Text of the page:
As Brazilian jail cells go this one wasn’t too bad. There was a fan on the table. The twin beds each had a thin mattress and a pillow. There was a toilet and a sink.
No, it wasn’t too bad. But, then again, I didn’t have to stay.
Anibal did. He was there to stay.
Even more striking than his name (pronounced “uh-nee-ball”) was the man himself. The tattooed anchor on his forearm symbolized his personality—cast-iron. His broad chest stretched his shirt. The slightest movement of his arm bulged his biceps. His face was as leathery in texture as it was in color. His glare could blister a foe. His smile was an explosion of white teeth.
But today the glare was gone and the smile was forced. Anibal wasn’t on the street where he was the boss; he was in a jail where he was the prisoner.
He’d killed a man—a “neighborhood punk,” as Anibal called him, a restless teenager who sold marijuana to the kids on the street and made a nuisance of himself with his mouth. One night the drug dealer had used his mouth one time too many and Anibal had decided to silence it. He’d left the crowded bar where the two of them had been arguing, gone home, taken a pistol out of a drawer, and walked back to the bar. Anibal had entered and called the boy’s name. The drug dealer had turned around in time to take a bullet in the heart.
Anibal was guilty. Period. His only hope was that the judge would agree that he had done society a favor by getting rid of a neighborhood problem. He would be sentenced within the month.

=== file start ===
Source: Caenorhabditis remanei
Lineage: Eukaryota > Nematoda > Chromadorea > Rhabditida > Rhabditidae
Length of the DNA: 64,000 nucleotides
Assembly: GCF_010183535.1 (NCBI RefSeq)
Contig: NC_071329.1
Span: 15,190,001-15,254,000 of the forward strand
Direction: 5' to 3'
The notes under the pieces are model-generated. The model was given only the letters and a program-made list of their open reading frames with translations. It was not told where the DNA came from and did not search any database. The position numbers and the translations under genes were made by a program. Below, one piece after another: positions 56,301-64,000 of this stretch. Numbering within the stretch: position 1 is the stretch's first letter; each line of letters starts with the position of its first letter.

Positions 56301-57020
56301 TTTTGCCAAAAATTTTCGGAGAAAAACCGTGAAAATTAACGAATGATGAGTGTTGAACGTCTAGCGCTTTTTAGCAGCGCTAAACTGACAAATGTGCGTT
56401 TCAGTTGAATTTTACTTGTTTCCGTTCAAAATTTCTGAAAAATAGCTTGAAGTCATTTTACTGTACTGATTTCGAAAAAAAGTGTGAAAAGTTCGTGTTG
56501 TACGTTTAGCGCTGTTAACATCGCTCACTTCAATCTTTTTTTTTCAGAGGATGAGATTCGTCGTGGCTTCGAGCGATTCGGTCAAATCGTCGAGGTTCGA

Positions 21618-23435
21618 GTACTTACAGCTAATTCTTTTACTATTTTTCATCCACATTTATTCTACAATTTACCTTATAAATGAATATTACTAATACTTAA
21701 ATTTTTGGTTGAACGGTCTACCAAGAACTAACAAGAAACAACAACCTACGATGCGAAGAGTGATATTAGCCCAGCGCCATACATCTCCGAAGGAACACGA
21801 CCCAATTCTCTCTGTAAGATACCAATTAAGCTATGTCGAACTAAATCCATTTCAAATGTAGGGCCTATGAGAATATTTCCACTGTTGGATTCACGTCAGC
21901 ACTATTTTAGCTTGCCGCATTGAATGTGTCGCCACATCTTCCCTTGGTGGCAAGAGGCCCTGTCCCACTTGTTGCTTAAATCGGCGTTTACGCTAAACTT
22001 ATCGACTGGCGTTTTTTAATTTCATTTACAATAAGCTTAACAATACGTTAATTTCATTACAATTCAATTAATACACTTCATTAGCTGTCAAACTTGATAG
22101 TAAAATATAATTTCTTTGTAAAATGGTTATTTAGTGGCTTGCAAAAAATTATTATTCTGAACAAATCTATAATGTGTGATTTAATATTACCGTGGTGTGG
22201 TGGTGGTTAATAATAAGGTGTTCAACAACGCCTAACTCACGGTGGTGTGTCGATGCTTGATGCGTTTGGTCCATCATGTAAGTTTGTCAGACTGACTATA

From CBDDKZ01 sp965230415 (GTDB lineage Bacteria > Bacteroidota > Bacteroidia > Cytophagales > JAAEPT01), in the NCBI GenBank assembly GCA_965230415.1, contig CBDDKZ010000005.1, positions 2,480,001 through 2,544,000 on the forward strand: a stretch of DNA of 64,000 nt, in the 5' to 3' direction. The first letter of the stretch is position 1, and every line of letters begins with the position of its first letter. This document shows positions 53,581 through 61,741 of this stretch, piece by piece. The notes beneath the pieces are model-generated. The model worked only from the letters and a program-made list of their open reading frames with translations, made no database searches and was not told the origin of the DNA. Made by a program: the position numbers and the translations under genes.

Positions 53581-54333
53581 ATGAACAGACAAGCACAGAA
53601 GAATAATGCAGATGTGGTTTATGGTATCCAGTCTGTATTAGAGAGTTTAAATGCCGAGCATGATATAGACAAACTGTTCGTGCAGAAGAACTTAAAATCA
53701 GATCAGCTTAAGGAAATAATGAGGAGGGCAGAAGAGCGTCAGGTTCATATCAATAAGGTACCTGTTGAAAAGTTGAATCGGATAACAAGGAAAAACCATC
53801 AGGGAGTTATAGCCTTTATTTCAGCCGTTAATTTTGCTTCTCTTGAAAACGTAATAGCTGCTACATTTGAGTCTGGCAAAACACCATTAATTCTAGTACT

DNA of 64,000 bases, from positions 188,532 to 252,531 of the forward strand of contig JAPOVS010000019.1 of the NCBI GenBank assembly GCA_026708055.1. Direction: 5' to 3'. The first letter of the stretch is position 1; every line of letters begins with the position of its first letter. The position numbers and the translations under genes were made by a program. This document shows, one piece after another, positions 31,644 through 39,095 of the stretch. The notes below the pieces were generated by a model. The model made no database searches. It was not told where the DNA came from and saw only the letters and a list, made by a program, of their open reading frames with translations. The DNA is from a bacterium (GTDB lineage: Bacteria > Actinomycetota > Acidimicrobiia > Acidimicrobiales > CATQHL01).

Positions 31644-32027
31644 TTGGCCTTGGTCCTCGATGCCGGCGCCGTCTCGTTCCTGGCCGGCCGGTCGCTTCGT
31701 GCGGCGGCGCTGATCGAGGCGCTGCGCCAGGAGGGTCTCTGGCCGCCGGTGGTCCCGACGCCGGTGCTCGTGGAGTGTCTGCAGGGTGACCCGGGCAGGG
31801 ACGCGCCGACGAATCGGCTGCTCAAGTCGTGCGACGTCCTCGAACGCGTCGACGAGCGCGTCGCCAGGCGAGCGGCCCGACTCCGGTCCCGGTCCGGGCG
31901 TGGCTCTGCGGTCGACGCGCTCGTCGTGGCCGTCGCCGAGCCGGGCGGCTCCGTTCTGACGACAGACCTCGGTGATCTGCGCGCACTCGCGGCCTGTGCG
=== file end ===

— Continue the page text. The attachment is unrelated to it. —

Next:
I came to know Anibal through a Christian friend, Daniel. Anibal had lifted weights at Daniel’s gym. Daniel had given Anibal a Bible and had visited him several times. This time Daniel took me with him to tell Anibal about Jesus.
Our study centered on the cross. We talked about guilt. We talked about forgiveness. The eyes of the murderer softened at the thought that the one who knows him best loves him most. His heart was touched as we discussed heaven, a hope that no executioner could take from him.
But as we began to discuss conversion, Anibal’s face began to harden. The head that had leaned toward me in interest now straightened in caution. Anibal didn’t like my statement that the first step in coming to God is an admission of guilt. He was uneasy with words like “I’ve been wrong” and “forgive me.” Saying “I’m sorry” was out of character for him. He had never backed down before any man, and he wasn’t about to do it now—even if the man were God.
In one final effort to pierce his pride, I asked him, “Don’t you want to go to heaven?”
“Sure,” he grunted.
“Are you ready?”
Earlier he might have boasted yes, but now he’d heard too many verses from the Bible. He knew better.
He stared at the concrete floor for a long time, meditating on the question. For a moment I thought his stony heart was cracking. For a second, it appeared that burly Anibal would for the first time admit his failures.
But I was wrong. The eyes that lifted to meet mine weren’t tear-filled; they were angry. They weren’t the eyes of a repentant prodigal; they were the eyes of an angry prisoner.
“All right,” he shrugged. “I’ll become one of your Christians. But don’t expect me to change the way I live.”
The conditional answer left my mouth bitter. “You don’t draw up the rules,” I told him. “It’s not a contract that you negotiate before you sign. It’s a gift—an undeserved gift! But to receive it, you have to admit that you need it.”
“OK.” He ran his thick fingers through his hair and stood up. “But don’t expect to see me at church on Sundays.”
I sighed. How many knocks in the head does a guy need before he’ll ask for help?
As I watched Anibal pace back and forth in the tiny cell, I realized that his true prison was not made of bricks and mortar, but of pride. He was twice imprisoned. Once because of murder, and once because of stubbornness. Once by his country, and once by himself.